I’ve just finished reading Quentin Crisp’s The Naked Civil Servant for the first time and enjoyed it, as I’d always imagined, tremendously. Towards the end of the memoir, Crisp relates a time he held a job at a publishing firm before leaving to write a novel.
For those of us who’ve struggled to fulfill a contract among people seemingly better adapted to the daily grind (and then being ashamed by their utmost kindness at the end of the ordeal), these choice quotes will resonate:
The other members of the staff adopted the ruse of filling in the hours by doing the work well. This device never occurred to me. Even when I saw from their example the endless time-consuming possibilities of attention to detail, I could not bring myself to try it.
When the day was fixed for my departure, I received a present from the members of the firm who knew me best. I thanked them with unfeigned amazement. They were the people who had suffered most from the annoyance of having me sit on the corners of their desks screaming with laughter when I could find nothing better to do.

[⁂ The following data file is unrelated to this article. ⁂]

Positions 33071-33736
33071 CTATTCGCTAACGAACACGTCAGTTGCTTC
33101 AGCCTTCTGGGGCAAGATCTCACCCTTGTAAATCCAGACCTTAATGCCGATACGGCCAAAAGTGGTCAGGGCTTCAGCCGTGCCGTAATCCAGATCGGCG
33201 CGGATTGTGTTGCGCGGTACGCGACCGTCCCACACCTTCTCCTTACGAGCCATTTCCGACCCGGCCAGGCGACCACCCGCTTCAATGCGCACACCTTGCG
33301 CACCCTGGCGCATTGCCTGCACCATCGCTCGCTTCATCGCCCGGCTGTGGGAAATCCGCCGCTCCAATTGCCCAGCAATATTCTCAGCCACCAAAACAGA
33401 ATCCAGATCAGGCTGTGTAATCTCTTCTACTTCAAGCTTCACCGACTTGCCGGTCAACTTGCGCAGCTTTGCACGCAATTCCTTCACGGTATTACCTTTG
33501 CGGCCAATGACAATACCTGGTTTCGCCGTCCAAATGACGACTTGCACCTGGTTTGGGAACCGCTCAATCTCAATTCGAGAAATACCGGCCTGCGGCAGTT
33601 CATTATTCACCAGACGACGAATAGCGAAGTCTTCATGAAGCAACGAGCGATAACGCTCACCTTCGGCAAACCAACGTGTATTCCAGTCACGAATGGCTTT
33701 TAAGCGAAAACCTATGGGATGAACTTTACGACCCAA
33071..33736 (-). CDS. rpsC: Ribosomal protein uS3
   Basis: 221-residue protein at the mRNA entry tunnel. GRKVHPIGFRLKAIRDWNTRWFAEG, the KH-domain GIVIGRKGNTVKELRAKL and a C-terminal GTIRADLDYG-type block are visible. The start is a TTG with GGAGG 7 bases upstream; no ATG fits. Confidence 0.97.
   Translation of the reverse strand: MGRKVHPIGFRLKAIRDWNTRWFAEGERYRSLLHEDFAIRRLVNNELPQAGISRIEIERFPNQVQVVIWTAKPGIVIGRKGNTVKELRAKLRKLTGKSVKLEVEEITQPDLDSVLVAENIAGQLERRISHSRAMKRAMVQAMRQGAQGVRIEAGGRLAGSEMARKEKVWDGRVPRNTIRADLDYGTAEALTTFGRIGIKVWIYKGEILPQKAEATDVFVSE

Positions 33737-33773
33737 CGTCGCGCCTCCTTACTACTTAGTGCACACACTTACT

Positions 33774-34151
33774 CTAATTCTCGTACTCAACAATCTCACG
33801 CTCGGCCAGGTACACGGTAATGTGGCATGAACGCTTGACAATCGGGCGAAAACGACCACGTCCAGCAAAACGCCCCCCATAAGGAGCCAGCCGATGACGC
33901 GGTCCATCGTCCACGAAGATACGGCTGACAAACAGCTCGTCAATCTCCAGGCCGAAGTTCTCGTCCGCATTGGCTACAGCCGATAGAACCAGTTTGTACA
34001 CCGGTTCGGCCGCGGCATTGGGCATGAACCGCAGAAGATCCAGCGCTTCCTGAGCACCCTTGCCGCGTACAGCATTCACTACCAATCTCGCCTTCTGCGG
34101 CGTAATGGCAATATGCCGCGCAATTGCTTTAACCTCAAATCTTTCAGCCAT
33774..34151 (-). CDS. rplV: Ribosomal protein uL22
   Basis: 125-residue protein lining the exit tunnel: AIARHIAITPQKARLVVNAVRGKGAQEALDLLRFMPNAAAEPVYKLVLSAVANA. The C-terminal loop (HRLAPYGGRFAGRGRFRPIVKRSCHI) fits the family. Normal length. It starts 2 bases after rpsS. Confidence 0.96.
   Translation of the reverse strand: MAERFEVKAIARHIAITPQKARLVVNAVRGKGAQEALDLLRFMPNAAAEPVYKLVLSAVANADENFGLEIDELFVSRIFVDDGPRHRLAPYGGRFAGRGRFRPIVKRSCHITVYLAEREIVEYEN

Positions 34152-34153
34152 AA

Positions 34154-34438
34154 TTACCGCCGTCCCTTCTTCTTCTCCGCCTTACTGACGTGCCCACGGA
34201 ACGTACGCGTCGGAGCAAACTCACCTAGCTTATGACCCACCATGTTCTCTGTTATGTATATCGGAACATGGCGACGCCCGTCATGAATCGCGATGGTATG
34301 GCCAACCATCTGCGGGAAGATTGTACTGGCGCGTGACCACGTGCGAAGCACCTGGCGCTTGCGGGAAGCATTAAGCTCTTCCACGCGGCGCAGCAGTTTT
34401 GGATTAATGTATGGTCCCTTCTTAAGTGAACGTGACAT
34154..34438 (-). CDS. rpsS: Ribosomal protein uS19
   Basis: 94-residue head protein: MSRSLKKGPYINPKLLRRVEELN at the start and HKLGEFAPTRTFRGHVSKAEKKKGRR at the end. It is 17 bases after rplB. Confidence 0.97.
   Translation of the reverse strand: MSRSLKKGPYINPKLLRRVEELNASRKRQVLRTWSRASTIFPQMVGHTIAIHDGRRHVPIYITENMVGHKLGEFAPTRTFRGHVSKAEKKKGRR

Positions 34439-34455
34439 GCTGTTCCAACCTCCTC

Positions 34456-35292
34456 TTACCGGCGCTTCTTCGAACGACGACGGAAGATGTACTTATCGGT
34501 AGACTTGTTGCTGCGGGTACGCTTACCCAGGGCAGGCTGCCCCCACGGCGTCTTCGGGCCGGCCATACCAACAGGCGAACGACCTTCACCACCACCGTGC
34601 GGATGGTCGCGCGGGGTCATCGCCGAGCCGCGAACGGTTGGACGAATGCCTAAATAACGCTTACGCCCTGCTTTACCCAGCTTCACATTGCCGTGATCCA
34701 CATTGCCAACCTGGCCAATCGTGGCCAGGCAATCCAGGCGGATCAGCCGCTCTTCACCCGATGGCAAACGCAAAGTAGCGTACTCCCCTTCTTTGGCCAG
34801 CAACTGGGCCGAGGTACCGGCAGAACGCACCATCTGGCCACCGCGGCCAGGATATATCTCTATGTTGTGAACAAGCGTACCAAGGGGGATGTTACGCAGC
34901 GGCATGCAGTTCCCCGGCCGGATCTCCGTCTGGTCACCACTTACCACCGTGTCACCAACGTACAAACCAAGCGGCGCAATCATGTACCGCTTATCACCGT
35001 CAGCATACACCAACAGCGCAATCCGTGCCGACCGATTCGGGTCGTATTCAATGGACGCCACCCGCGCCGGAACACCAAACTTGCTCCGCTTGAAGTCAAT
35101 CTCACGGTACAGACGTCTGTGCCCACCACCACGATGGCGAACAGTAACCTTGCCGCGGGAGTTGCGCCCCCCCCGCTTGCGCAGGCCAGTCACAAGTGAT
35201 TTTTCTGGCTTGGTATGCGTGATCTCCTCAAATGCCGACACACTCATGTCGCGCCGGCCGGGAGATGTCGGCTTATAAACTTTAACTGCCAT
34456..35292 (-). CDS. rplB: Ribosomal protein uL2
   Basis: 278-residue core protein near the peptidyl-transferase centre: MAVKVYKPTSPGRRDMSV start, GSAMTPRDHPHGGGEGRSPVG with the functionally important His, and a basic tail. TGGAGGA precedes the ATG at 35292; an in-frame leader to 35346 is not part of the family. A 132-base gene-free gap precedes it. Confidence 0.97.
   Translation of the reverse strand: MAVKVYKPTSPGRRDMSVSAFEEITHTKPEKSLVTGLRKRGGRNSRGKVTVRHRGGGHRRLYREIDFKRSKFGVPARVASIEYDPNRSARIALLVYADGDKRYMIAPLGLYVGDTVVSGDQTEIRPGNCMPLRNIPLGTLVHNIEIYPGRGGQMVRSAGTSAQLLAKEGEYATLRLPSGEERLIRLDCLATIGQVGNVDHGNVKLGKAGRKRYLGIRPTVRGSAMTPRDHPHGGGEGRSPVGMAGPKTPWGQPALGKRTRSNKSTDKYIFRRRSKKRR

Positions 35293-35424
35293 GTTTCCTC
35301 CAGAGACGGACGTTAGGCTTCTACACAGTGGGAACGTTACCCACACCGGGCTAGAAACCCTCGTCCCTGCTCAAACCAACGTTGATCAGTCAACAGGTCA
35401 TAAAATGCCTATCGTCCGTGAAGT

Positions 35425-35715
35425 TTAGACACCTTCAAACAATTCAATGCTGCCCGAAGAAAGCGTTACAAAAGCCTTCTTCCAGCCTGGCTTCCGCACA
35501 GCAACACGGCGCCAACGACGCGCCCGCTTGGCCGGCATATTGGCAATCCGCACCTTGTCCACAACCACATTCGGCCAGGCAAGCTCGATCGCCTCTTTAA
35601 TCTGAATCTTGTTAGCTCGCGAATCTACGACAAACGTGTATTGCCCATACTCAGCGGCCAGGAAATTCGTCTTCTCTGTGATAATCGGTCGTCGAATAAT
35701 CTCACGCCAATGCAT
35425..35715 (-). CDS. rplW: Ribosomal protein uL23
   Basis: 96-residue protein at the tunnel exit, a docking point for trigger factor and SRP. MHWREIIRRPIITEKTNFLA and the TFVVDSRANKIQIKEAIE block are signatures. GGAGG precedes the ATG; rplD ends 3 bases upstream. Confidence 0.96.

I had been teasingly asked if I’d intended to go round to every department and shake hands with the entire firm. I had said that I did not but that I would like to see the boss himself before I left … I wanted to thank him for being so long-suffering. As I stepped into his office, he said, “I just wanted to say how tolerant I think you’ve been.”
I left work partly in order not to be doing it and partly because I wanted to write a novel. Until now I had never had the time. I had never been able to collect enough money to live for a year without a job. Now this was possible.
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